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Where the Squeezebox differs from the Sonos system (other than the cost) is that it doesn’t operate on its own wireless mesh network – it simply integrates with your existing setup – and it also requires you to have your PC running all the time, where the Sonos system can stream music from a NAS (network attached storage) box with your PC turned off. The remote isn’t as fancy either – it’s a black plastic puck with rubber keys; no iPod-style clickwheel or colour screen here.
Aside from that, this is one clever little box. First impressions are good. It’s about the size of a VHS cassette, comes in a rather fetching two-tone brushed aluminium and gloss black finish, and its screen – a bright and highly readable dot matrix LED-style display – makes it an attractive addition to any hi-fi rack (or kitchen worktop if you’re so inclined). It feels reasonably well-built as well.
That el-cheapo remote control actually works really well, and browsing through your music collection is a breeze thanks to the bright screen. The usual organisational options are present here: you can browse by album, artist, folder and track name and so on. What’s really handy, however, is that you can quick-skip through long lists by initial letter; the remote’s alphanumeric number pad acts like the keys on a mobile phone when texting. You can search by album, artist and track in a similar way.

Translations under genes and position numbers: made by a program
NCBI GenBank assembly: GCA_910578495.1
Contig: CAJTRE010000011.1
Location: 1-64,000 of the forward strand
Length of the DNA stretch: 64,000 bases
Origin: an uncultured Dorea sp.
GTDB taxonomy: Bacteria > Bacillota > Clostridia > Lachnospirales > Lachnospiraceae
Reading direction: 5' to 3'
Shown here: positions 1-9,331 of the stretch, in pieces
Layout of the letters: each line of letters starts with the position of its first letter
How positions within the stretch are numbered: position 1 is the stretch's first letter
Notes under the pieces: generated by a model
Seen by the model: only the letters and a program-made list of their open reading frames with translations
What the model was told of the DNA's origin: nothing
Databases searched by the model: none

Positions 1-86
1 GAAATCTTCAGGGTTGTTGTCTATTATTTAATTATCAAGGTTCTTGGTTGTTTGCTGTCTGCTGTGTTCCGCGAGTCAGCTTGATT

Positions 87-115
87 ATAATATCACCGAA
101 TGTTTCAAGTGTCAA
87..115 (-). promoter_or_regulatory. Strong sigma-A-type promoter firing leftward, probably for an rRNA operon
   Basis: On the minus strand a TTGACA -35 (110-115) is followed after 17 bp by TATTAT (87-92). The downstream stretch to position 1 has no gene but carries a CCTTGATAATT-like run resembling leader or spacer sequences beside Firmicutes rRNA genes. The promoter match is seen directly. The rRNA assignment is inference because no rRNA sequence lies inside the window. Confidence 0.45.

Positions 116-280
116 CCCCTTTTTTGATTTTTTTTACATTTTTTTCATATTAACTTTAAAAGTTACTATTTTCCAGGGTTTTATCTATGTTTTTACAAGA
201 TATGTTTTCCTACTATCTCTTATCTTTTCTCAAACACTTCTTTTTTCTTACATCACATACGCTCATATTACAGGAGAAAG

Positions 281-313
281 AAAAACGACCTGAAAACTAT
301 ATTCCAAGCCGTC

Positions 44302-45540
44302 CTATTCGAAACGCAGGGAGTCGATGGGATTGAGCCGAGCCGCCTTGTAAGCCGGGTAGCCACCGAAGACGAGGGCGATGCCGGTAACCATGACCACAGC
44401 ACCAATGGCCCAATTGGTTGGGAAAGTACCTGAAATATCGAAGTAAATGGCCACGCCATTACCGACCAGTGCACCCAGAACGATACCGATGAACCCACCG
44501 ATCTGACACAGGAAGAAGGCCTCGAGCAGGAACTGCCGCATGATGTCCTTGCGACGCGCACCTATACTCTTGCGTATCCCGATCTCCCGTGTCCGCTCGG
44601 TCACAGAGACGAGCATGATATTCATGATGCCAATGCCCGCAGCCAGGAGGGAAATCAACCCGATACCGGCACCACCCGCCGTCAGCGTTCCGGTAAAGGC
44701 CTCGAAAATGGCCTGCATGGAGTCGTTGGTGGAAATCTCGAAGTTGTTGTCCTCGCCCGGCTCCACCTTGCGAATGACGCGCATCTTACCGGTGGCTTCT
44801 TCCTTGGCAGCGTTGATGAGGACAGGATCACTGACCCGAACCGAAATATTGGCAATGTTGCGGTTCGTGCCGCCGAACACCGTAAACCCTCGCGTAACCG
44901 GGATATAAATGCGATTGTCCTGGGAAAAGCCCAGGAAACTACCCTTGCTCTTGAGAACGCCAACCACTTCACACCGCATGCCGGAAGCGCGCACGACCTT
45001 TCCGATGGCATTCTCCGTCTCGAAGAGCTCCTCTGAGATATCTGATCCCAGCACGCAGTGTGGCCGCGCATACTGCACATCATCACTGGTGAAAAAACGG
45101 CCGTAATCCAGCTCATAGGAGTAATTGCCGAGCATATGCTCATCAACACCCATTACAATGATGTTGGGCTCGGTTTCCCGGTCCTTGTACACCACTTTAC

There are more ingenious features to be unearthed too. Even if you don’t like the remote control, there is an alternative. Because the SlimServer software runs as a web server on the host PC, all you need is a wireless device with a web browser installed on it (a PDA or laptop for instance) and you’ll be able to access a more fully functional and attractive control interface. Just open up you browser, tap in the IP address of the host PC and open it up on port 9000 and you can browse your music library, build playlists, change settings and so on.
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